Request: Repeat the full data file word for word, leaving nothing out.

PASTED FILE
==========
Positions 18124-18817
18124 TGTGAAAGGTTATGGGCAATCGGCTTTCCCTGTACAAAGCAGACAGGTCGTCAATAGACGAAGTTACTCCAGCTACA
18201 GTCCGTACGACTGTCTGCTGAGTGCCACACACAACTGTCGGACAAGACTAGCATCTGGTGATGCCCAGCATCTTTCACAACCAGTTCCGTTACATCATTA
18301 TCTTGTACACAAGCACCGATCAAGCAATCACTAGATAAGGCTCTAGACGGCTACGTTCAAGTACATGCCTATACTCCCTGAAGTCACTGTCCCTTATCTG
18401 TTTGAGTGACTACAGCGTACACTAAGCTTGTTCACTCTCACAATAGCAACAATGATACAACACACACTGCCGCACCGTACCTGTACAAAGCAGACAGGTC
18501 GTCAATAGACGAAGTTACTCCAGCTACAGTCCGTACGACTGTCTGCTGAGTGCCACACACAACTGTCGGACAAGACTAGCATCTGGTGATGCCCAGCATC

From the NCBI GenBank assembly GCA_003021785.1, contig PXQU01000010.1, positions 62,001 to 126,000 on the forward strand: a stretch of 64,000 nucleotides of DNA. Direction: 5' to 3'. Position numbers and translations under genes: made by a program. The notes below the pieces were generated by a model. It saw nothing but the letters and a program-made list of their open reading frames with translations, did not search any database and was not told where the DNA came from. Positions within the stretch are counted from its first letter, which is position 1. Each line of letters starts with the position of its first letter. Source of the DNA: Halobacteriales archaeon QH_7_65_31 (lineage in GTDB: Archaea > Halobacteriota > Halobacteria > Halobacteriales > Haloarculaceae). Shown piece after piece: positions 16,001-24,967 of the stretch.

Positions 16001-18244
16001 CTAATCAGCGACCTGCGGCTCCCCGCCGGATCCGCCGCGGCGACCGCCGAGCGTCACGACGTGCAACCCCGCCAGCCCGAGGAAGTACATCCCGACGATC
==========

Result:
Positions 18124-18817
18124 TGTGAAAGGTTATGGGCAATCGGCTTTCCCTGTACAAAGCAGACAGGTCGTCAATAGACGAAGTTACTCCAGCTACA
18201 GTCCGTACGACTGTCTGCTGAGTGCCACACACAACTGTCGGACAAGACTAGCATCTGGTGATGCCCAGCATCTTTCACAACCAGTTCCGTTACATCATTA
18301 TCTTGTACACAAGCACCGATCAAGCAATCACTAGATAAGGCTCTAGACGGCTACGTTCAAGTACATGCCTATACTCCCTGAAGTCACTGTCCCTTATCTG
18401 TTTGAGTGACTACAGCGTACACTAAGCTTGTTCACTCTCACAATAGCAACAATGATACAACACACACTGCCGCACCGTACCTGTACAAAGCAGACAGGTC
18501 GTCAATAGACGAAGTTACTCCAGCTACAGTCCGTACGACTGTCTGCTGAGTGCCACACACAACTGTCGGACAAGACTAGCATCTGGTGATGCCCAGCATC

From the NCBI GenBank assembly GCA_003021785.1, contig PXQU01000010.1, positions 62,001 to 126,000 on the forward strand: a stretch of 64,000 nucleotides of DNA. Direction: 5' to 3'. Position numbers and translations under genes: made by a program. The notes below the pieces were generated by a model. It saw nothing but the letters and a program-made list of their open reading frames with translations, did not search any database and was not told where the DNA came from. Positions within the stretch are counted from its first letter, which is position 1. Each line of letters starts with the position of its first letter. Source of the DNA: Halobacteriales archaeon QH_7_65_31 (lineage in GTDB: Archaea > Halobacteriota > Halobacteria > Halobacteriales > Haloarculaceae). Shown piece after piece: positions 16,001-24,967 of the stretch.

Positions 16001-18244
16001 CTAATCAGCGACCTGCGGCTCCCCGCCGGATCCGCCGCGGCGACCGCCGAGCGTCACGACGTGCAACCCCGCCAGCCCGAGGAAGTACATCCCGACGATC